Food Allergy Abstracts 4

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Concurrent exposure to microbial products and food antigens triggers initiation of food allergy.
            (Chen and Yang, 2009)  Download
It is estimated that as much as 6-8% population suffers from food allergy or food antigen-related disorders. The prevalence keeps rising. So far we do not have identified remedy to treat food allergy. Avoidance of the offending food is the only effective method currently. Skewed T helper 2 polarization is one of the major feature in the pathogenesis of food allergy. However, the causative mechanism in the initiation of food allergy remains to be further understood. Research in food allergy has got giant advance in recent years. Several animal models have been established and used in food allergy study. One of the common features of these food allergy animal models is that most of them require using microbial products as adjuvant to sensitize animals. This review documents the recent advance in the mechanistic study on concurrent use of microbial products and food antigens to study food allergy.

Sensitivity-related illness: the escalating pandemic of allergy, food intolerance and chemical sensitivity.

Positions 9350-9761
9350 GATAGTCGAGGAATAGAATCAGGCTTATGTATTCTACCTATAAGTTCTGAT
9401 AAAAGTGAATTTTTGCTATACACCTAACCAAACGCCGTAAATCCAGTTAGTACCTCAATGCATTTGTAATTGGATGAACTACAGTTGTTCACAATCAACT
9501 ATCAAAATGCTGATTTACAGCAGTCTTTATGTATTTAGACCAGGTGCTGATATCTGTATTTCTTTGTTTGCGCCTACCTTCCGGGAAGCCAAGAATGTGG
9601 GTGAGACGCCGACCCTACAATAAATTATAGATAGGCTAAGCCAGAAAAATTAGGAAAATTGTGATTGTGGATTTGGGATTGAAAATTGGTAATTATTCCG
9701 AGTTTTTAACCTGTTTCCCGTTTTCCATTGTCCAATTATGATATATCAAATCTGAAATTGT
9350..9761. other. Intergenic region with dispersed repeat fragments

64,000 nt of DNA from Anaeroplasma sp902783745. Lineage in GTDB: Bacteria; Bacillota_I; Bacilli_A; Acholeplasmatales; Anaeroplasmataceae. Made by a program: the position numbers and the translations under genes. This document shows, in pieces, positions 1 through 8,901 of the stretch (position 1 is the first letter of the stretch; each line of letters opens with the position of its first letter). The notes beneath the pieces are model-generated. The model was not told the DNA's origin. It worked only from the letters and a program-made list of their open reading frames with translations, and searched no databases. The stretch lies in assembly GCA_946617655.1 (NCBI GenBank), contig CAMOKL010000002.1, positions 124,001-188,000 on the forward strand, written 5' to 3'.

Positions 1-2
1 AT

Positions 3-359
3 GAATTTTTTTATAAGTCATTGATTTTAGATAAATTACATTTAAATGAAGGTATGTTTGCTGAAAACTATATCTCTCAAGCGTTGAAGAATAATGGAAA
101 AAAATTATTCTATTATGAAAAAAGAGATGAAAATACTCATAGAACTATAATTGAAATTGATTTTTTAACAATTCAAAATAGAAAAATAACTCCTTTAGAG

(Genuis, 2010)  Download
The prevalence of allergic-related diseases, food intolerance, and chemical sensitivities in both the pediatric and adult population has increased dramatically over the last two decades, with escalating rates of associated morbidity. Conditions of acquired allergy, food intolerance and chemical hypersensitivity are frequently the direct sequelae of a toxicant induced loss of tolerance (TILT) in response to a significant initiating toxic exposure. Following the primary toxicant insult, the individuals become sensitive to low levels of diverse and unrelated triggers in their environment such as commonly encountered chemical, inhalant or food antigens. Among sensitized individuals, exposure to assorted inciting stimuli may precipitate diverse clinical and/or immune sequelae as may be evidenced by clinical symptoms as well as varied lymphocyte, antibody, or cytokine responses in some cases. Recently recognized as a mechanism of disease development, TILT and resultant sensitivity-related illness (SRI) may involve various organ systems and evoke wide-ranging physical or neuropsychological manifestations. With escalating rates of toxicant exposure and bioaccumulation in the population-at-large, an increasing proportion of contemporary illness is the direct result of TILT and ensuing SRI. Avoidance of triggers will preclude symptoms, and desensitization immunotherapy or immune suppression may ameliorate symptomatology in some cases. Resolution of SRI generally occurs on a gradual basis following the elimination of bioaccumulated toxicity and avoidance of further initiating adverse environmental exposures. As has usually been the case throughout medical history whenever new evidence regarding disease mechanisms emerges, resistance to the translation of knowledge abounds.